The skin impression of “Pelorosaurusbecklesii

June 2, 2015

We’ve seen the humerus of the Wealden-supergroup putative titanosaur “Pelorosaurusbecklesi. We’ve seen the bones of the forearm, the radius and ulna. That’s it for bony remains: no other bones have been found.

But there is one other fossil that’s part of the same specimen: this skin impression:

Skin impression of

Skin impression of “Pelorosaurusbecklesii holotype NHMUK R1868. (Note that the other elements of this specimen are all catalogued as R1870.)

As you can see, the body — or at least this part of the body — was covered with roughly hexagonal tessellating (non-overlapping) scales, of about 1-2 cm diameter. But what part of the body is it from? The initial — extremely brief — description of this specimen, by Mantell (1852:143) hardly mentions the skin impression at all. All it says is:

A portion of the scaly cuirass which covered the limbs and is composed of hexagonal plates, was exhibited.

Still, this does at least suggest that the skin impression was from a limb — hardly surprising given then the left forelimb was the only part of the skeleton recovered. Upchurch et al. (2004:295) were more specific:

This skin impression was found in close association with the elbow region of the forelimb of Pelorosaurus becklesii.

But I don’t know whether this assertion is based on something written earlier, or is just a surmise.

Assuming that the skin impression is indeed from the elbow, and putting it all together, here’s what we know of “Pelorosaurus” becklesii:

Schematic of

Schematic of “Pelorosaurusbecklesi holotype NHMUK R1870, showing the preserved humerus, radius, ulna, and skin impression of the elbow. Based on Scott Hartman’s skeletal reconstruction of Alamosaurus. This is not a skeletal reconstruction of “Pelorosaurusbecklesi.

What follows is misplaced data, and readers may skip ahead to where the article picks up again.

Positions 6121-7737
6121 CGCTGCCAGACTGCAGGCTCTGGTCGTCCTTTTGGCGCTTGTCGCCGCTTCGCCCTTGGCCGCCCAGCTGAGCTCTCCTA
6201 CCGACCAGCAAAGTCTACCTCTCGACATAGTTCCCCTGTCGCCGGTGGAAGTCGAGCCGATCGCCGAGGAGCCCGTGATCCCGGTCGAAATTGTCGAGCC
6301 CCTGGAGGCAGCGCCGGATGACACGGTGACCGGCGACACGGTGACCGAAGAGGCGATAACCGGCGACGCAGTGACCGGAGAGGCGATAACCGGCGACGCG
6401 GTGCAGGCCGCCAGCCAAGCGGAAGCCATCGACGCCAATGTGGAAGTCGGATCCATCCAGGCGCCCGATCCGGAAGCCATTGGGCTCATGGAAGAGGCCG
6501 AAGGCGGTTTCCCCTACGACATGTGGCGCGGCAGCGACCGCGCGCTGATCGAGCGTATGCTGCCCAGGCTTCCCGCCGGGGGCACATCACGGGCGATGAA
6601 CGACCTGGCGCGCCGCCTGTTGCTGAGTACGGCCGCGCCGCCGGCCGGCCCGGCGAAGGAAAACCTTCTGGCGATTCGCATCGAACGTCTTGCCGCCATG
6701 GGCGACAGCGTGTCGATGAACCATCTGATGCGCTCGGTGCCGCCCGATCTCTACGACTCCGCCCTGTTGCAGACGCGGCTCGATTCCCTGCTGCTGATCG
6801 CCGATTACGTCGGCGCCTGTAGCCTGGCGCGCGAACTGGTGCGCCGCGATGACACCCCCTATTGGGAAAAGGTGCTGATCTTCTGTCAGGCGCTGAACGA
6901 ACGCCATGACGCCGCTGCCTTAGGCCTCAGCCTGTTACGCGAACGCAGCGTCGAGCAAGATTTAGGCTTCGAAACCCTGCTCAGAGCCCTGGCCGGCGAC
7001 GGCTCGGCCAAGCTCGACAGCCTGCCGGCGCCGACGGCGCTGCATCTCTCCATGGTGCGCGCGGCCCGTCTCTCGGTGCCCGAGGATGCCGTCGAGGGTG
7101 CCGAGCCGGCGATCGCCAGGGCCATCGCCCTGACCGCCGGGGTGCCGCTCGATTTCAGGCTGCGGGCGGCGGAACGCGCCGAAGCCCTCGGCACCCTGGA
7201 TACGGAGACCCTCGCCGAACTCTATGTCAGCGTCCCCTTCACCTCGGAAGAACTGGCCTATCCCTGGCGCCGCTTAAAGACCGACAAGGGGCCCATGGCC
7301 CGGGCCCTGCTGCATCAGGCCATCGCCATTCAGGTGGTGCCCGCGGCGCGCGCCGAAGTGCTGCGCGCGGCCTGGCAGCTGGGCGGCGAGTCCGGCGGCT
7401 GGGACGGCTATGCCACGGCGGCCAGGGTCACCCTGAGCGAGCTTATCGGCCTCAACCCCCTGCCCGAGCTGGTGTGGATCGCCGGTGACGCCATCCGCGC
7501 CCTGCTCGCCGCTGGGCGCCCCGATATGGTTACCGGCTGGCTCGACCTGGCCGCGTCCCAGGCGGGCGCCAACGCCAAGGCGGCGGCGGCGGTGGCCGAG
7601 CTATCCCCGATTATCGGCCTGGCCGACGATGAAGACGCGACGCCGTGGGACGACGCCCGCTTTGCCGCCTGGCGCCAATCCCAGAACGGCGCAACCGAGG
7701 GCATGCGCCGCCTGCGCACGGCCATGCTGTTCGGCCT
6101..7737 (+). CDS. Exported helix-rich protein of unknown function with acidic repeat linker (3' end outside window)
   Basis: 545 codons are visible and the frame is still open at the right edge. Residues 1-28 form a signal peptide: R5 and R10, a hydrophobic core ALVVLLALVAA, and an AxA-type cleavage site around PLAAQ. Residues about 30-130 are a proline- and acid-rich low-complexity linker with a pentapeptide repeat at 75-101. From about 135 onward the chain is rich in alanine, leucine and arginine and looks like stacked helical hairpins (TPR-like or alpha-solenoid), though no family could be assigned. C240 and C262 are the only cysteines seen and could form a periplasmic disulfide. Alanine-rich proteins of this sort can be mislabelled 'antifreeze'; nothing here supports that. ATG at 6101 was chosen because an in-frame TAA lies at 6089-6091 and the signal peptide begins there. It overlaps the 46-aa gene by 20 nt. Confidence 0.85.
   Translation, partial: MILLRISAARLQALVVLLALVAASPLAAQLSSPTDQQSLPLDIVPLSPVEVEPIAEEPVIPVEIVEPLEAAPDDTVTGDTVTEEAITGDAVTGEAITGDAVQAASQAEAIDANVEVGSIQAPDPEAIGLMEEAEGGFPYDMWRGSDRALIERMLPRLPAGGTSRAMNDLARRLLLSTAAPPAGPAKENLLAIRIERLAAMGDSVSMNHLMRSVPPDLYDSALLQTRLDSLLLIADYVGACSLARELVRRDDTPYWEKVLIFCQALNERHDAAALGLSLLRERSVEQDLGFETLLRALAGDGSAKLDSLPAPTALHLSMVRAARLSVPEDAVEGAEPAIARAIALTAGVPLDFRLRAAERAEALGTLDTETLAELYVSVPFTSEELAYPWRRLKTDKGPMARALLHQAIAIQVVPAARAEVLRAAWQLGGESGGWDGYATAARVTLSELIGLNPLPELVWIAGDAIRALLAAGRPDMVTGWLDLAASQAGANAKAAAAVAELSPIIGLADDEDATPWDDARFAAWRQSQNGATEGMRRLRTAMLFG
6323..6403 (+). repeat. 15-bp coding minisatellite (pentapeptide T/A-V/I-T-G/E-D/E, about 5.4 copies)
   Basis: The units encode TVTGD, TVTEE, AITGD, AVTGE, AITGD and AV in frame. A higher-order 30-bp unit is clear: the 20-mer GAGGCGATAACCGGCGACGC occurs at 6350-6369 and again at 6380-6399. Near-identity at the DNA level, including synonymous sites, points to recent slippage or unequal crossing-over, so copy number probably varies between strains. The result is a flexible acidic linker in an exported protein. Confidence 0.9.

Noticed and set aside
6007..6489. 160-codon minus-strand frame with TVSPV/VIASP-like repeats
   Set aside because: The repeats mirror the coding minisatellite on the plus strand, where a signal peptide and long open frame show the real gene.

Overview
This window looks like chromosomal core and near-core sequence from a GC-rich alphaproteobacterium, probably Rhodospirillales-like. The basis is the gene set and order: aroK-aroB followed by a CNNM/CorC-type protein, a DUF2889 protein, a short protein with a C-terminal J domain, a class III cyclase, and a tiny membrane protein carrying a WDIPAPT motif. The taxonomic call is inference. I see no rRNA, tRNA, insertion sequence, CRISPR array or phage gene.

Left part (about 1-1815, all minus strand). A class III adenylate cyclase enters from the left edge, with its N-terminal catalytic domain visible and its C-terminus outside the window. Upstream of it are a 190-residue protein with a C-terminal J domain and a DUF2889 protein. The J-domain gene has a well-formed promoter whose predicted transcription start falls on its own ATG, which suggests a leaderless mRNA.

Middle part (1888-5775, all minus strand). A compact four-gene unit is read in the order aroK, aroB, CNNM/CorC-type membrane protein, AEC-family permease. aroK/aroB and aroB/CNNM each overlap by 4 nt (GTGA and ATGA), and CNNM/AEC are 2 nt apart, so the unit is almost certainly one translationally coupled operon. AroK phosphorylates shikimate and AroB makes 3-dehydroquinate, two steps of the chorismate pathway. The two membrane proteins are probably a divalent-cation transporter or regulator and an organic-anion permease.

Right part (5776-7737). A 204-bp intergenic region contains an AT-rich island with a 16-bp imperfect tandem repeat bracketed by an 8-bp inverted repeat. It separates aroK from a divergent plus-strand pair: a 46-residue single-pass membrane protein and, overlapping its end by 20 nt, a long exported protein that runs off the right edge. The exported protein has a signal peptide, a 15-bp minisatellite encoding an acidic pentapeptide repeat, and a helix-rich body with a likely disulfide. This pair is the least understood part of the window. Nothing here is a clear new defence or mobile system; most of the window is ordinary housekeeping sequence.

It’s not much, but it’s enough to be diagnostic.

But what actually is this beast? A titanosaur, as often assumed? A more basal macronarian? Something else entirely? Who can tell? Someone really ought to get onto that.


  • Mantell, Gideon A. 1852. On the structure of the Iguanodon, and on the fauna and flora of the Wealden Formation. Notices of the proceedings at the meetings of the members of the Royal Institution, with abstracts of the discourses delivered at the evening meetings 1:141-146.
  • Upchurch, Paul, Paul M. Barrett and Peter Dodson. 2004. Sauropoda. pp. 259-322 in D. B. Weishampel, P. Dodson and H. Osmólska (eds.), The Dinosauria, 2nd edition. University of California Press, Berkeley and Los Angeles. 861 pp.

6 Responses to “The skin impression of “Pelorosaurusbecklesii

  1. Zach Miller Says:

    THANK YOU for the disclaimer on the skeletal. We need that sort of disclaimer on a lot of “representative of…” restorations, both skeletal and otherwise.

    How much of Alamosaurus is known?

  2. Aaron Natera Says:


  3. Mike Taylor Says:

    Thanks, Zach. Scott has written in some detail about the composition of the Alamosaurus skeletal that the “Pelorosaurusbecklesii schematic is based on. I should have linked to that from the article, and will now remedy that deficiency.

  4. John Scanlon Says:

    The part of the specimen nearest the camera seems clearly to be skin impression as described, but what about the rest of the block? The triangle of darker surface (where the two dots and ‘Beckles Coll.’ label are) looks interesting also, suggesting bone or smooth cornified scutes either abutting or underlying the scales. Has anyone had a close look?

    And speaking of skin impressions, paper just out from Barrett et al. on evidence for feather evolution

  5. Mike Taylor Says:

    I’m not sure about that, John. To my eyes, the best of the block just looks like matrix. But, no, I’m not aware that anyone has taken a close look at it.

  6. […] I was posting images of “Pelorosaurus” becklesi‘s humerus, radius and ulna, and skin impression. There I was saying that this beast is due a proper description, and warrants its own generic […]

Leave a Reply

Fill in your details below or click an icon to log in: Logo

You are commenting using your account. Log Out /  Change )

Twitter picture

You are commenting using your Twitter account. Log Out /  Change )

Facebook photo

You are commenting using your Facebook account. Log Out /  Change )

Connecting to %s

This site uses Akismet to reduce spam. Learn how your comment data is processed.

%d bloggers like this: